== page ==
Reducing Air Pollution from Lawn and Garden Equipment
Each year, fuel is spilled during the refueling of power lawn and garden equipment such as:
- Garden tractors
Spilled fuel evaporates into the air and contributes to summer ozone problems. Consumers can help reduce air pollution by carefully handling and using gasoline. Metal storage containers equipped with a spill proof nozzle are best.
- Use a metal gas can that can be easily handled and held. Pour slowly and smoothly while filling the tank.
- Use a spout or funnel.
- Avoid overfilling.
- Tightly close the cap or spout and vent hole after filling the gas tank and after filling the gas can at the service station.
- Transport and store the gas can and equipment out of direct sunlight and in a cool place.
- Avoid tipping equipment on the side for cleaning when the gas tank is full.
- Do not operate during ozone action days.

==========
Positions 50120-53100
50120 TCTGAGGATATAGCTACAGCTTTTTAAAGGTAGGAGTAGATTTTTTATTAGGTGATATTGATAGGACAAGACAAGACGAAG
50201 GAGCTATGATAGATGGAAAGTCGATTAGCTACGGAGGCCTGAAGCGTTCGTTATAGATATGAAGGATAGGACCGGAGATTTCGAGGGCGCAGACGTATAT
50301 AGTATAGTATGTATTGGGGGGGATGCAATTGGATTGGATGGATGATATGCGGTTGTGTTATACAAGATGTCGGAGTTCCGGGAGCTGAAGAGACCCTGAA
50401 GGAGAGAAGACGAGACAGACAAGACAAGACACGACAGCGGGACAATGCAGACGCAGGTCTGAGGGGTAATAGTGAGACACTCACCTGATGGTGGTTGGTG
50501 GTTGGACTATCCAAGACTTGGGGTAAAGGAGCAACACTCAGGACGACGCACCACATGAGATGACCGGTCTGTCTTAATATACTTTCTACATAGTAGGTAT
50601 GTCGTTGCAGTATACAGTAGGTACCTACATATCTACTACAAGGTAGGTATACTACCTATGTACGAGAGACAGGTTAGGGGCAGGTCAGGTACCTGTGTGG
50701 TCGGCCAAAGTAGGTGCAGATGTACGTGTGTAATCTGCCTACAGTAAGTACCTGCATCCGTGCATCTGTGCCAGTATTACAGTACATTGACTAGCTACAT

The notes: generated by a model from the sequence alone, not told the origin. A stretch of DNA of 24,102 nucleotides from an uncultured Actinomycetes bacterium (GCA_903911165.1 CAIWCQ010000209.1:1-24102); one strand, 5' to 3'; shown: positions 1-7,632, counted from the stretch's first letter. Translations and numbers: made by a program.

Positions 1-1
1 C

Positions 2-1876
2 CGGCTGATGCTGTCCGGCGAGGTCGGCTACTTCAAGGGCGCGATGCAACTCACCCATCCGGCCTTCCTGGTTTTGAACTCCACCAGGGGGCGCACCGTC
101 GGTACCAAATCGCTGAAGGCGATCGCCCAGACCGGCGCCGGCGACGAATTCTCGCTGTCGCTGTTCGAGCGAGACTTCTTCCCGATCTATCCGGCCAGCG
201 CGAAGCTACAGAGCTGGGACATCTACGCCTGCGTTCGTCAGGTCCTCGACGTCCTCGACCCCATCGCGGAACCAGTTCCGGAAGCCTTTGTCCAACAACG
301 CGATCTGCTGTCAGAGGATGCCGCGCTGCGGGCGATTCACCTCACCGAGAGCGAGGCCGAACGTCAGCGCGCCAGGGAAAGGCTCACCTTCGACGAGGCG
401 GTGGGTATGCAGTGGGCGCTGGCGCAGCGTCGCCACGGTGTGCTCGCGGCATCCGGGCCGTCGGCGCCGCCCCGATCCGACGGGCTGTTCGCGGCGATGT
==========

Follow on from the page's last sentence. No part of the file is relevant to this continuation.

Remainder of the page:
Emission Standards Established for Small Engines
Gasoline-powered lawn and garden equipment emit air pollutants through exhaust.
The U.S. Environmental Protection Agency (EPA) estimates that 89 million pieces of lawn and garden equipment are a substantial source of ozone and carbon monoxide in many areas of the United States. These engines include most powered lawn and garden equipment and some utility, farm, construction and light industrial equipment.
To reduce these pollutant emissions, EPA has established national emission standards that manufacturers must meet for new lawn and garden equipment. These standards and additional new standards apply to new engines manufactured on or after September 1, 1997. These new, more efficient engines are designed to curb summertime ozone and carbon monoxide sources and other regulated pollutants by approximately 90 percent per EPA estimates.
Call the Ozone Hotline 1-800-535-1345